Hollande had a less aggressive nature than Sarkozy and was less seduced by personal trappings of power. In general the rigid perfectionistic personality has a more restrained look and feel and would be concerned with laws, rules, processes and the “right way” in doing the presidency.

Hollande was less personally attacking of Sarkozy than the other way around and this has been borne out in their respective campaigns. Hollande proposed much reform, policies, and laws if elected, whilst Sarkozy tried personally attacking his opponent and trying to create negative character assassination by stoking fears of him being a socialist.

Sarkozy tried to manipulate the feelings of the voters and this is a typical narcissistic personality ploy. Narcissists are adept at emotional and mental manipulation of their victims as they instinctively know that one can control another through their feeling and thinking parts of self. Sarkozy tried instead to run a personality campaign centred on his own grandiose image based reality as the saviour and “champion” of free enterprise.

Sarkozy tried to evoke powerful images such as portraying himself as part of France’s “Christian roots”, in an attempt to identify with the growing backlash against immigration in that country. Sarkozy creates concepts rather than have any meaningful detail, substance or policy behind his speeches. This is typical of the image making narcissist who covers up their insecurities and deficiencies with a social mask and stories of how great they are. Unfortunately for Sarkozy his time was up and he was voted out of office. He then became the victim and accused “forces” of unseating him unfairly. The Narcissist can never take defeat with grace.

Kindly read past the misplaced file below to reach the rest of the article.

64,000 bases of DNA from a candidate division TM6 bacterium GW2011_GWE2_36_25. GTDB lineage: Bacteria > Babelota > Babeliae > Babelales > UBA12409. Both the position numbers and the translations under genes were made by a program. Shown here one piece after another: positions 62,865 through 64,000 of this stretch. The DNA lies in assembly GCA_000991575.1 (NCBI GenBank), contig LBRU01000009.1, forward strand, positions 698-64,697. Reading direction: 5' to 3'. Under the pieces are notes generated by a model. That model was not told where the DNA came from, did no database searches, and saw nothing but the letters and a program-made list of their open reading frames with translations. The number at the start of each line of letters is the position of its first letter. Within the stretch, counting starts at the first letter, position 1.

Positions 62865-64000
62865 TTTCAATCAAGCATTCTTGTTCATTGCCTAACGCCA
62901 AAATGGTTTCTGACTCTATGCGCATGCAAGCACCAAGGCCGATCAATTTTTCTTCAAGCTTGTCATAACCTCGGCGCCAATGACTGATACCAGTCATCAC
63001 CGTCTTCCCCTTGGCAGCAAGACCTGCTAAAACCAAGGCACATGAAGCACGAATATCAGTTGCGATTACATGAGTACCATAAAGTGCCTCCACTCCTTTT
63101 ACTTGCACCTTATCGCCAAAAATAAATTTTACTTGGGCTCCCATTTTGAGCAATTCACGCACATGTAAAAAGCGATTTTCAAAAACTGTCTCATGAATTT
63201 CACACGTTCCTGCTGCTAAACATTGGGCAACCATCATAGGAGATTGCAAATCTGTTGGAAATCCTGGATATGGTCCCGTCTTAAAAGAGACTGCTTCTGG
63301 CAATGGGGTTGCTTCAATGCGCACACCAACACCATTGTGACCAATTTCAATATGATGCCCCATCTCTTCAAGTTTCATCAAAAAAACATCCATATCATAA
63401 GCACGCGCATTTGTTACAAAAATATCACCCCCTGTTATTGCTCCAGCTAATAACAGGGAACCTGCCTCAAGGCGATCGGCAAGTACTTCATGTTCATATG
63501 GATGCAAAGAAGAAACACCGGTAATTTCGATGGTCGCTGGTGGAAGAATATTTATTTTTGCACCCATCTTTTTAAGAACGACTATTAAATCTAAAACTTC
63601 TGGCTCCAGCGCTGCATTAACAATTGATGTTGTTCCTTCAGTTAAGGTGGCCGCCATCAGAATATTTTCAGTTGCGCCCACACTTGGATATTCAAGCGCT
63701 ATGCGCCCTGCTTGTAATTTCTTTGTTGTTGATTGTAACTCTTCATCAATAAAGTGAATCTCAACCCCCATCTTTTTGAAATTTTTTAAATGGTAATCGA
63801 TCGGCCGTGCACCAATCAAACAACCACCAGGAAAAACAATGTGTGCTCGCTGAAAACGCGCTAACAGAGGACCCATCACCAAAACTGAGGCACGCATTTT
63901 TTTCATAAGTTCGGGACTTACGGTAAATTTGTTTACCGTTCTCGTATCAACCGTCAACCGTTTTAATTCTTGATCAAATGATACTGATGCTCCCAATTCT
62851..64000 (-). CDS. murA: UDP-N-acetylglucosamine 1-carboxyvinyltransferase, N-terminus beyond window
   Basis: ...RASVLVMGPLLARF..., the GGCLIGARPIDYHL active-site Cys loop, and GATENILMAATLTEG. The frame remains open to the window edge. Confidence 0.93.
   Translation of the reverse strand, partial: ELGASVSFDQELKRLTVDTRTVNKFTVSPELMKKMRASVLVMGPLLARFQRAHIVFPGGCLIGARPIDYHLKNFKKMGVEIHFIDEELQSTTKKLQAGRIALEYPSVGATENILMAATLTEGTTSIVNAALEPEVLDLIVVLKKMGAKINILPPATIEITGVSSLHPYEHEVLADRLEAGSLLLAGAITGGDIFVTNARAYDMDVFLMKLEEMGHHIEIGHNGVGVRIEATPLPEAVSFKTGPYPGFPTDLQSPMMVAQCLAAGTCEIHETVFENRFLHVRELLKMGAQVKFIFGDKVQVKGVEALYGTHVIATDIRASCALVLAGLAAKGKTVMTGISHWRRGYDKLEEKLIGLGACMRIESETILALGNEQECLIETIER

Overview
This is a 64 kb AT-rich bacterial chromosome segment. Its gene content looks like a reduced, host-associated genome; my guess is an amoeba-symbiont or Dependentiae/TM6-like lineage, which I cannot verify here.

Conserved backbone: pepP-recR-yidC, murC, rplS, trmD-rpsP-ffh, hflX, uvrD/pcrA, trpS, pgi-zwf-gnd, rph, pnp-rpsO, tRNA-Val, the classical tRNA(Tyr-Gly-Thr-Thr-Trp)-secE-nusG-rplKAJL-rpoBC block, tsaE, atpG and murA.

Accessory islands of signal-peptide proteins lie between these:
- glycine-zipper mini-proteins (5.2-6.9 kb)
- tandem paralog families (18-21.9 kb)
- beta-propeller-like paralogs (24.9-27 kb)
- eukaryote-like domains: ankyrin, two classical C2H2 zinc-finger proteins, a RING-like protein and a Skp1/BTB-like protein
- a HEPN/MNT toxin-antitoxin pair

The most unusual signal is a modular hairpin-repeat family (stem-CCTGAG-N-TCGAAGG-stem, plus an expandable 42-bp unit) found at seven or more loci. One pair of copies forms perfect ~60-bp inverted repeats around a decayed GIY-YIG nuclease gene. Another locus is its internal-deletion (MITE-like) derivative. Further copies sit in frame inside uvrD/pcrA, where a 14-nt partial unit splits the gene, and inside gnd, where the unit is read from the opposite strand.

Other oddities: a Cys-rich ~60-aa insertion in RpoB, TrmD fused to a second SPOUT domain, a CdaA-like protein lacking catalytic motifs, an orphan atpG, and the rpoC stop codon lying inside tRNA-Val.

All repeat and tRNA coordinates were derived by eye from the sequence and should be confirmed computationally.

Unfortunately the public have grown tired of this narcissistic excess as seen in his past exploits as leader. Like the neighbouring Italian Narcissistic leader, Silvio Bersculoni, the public has seen through their facade and image rendering and have become disgusted with the extravagance, manipulations and excesses of both these leaders.

The wave of revolution through the Middle East has also shown that despotic regimes overseen by narcissistic leaders have had its collective day. There is a shift in the collective unconscious of society as we evolve in the face of tectonic shifts in the way societies organise themselves. These shifts will also affect the way business leaders will need to conduct themselves with their customers and stakeholders.

The internet is helping to expose shortcomings in a scale never imaginable in our history. Hard line states such as China and Syria now are more exposed to public scrutiny that then forces them to check excessive behaviours. The empowerment of the “little people” through social media and the internet is forcing change in a way never possible in our past. Bad business practice is now also being exposed like never before.